He laughed, put his arm around my shoulders, and gave them an affectionate squeeze . “But you already knew that!” he said.

Lesson #3: “Dance is like life, It’s about how you feel and not how someone else makes you feel.

Probably the hardest lesson of all was just learning to slow down.  Tango, more so than any other dance, requires the dancer to be in the moment, wait, and savor each step. However, I sometimes I approach tango as something “to do” rather than something “to dance.”  I want to make sure I do all of the steps whether I enjoy them or not.

As Alberto so eloquently put it as I rushed through my steps of our last tango together, “Slow down, you always have time to make a step, but once it is made you can never take it back.”

Lesson #4: “Dance is like life. Make every step count!

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THE GIFT OF TANGO   Leave a comment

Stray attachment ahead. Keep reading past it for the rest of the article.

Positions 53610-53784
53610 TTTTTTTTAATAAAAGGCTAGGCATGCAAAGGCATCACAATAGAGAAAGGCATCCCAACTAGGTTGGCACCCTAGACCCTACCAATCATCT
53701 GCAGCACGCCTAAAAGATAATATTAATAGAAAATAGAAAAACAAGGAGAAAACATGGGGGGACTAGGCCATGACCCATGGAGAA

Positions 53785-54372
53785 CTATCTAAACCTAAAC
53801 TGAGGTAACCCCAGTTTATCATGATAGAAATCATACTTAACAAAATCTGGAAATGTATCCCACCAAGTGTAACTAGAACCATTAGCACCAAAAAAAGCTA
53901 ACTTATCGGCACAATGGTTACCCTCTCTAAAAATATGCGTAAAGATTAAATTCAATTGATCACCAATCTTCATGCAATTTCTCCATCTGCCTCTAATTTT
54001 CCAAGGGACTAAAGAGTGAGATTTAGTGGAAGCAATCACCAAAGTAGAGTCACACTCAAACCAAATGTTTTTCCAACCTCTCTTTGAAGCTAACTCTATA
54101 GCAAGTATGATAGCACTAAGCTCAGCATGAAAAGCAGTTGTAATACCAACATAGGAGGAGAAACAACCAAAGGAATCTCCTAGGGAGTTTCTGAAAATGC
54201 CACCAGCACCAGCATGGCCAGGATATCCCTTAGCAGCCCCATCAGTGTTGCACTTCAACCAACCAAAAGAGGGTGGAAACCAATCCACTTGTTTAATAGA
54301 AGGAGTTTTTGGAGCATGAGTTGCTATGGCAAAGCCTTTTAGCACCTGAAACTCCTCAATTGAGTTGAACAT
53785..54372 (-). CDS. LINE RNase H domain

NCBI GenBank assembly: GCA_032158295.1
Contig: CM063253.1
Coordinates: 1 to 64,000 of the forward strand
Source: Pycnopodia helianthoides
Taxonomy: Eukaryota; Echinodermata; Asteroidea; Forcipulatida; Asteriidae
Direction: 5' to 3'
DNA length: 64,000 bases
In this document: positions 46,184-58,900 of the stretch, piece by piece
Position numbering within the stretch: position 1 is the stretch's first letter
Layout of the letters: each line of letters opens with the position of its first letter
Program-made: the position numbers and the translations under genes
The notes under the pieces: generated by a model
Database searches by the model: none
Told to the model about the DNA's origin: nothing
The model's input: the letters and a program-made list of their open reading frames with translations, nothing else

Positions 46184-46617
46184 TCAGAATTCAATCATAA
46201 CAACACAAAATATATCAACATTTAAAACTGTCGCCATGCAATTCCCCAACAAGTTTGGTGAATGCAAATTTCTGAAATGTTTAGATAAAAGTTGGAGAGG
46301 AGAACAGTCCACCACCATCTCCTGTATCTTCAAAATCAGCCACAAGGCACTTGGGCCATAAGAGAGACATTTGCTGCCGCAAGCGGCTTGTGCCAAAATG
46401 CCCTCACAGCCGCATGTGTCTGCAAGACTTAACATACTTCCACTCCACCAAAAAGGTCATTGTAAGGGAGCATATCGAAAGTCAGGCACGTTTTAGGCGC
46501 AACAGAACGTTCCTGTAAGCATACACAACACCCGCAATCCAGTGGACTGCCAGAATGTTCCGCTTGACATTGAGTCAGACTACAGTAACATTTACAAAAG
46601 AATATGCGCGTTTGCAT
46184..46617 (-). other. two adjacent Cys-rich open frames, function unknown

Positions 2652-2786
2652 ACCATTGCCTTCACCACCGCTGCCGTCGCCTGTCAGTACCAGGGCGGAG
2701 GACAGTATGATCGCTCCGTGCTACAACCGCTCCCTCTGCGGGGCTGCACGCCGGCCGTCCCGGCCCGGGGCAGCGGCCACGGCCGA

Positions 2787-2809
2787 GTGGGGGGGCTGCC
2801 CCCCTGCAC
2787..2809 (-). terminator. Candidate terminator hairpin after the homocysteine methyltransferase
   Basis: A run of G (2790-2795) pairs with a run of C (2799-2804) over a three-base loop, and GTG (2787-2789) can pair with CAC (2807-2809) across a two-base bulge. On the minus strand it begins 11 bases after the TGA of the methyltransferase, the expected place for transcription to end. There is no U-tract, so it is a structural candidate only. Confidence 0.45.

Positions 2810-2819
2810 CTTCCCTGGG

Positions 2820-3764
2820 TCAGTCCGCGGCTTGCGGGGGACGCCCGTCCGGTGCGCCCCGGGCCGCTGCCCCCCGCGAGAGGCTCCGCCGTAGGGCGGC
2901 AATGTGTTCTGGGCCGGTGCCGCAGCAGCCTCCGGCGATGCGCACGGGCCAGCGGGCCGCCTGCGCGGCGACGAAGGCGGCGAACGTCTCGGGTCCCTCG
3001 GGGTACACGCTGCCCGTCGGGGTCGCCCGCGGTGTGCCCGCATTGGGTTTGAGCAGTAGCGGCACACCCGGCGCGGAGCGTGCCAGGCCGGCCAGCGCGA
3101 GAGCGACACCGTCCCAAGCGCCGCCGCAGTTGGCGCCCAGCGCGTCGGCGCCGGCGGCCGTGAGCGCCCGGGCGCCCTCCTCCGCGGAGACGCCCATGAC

Standing in the living room, we formed a circle and held hands. One by one we introduced ourselves. Some came from Texas, others from Chicago. Then there were the hosts, the family who owned the farm surrounding the home where the ritual was taking place. We were from California, and the words “traveling tango teachers” sounded awkward and somehow out of context with the spirit of the moment. Suddenly, and all at once, they began to sing a harmonious hymn that filled the room with sounds of purity, love and a heartfelt appreciation for the joy of being alive, surrounded by friends and family. Then, we sat down at the dinner table and celebrated Thanksgiving in the heartland of America.

We’ve been traveling quite a lot embracing our chosen vocation of preserving and fostering the development of new and established Argentine tango communities. We bring along our passionate love and dedication for the music, poetry and dance, empowering the force of knowledge to free the minds, to encourage the bodies to accept the closeness of other bodies for engaging in enjoyment of the music and joyful sharing of the dance. Returning to places we have been, where the Argentine tango already has a established presence, we have also discovered new fledgling hamlets. There, the desire to dance the tango is only surpassed by the energy and passion with which the people go out of their way to reach out, grasping as much tango as is humanly possible.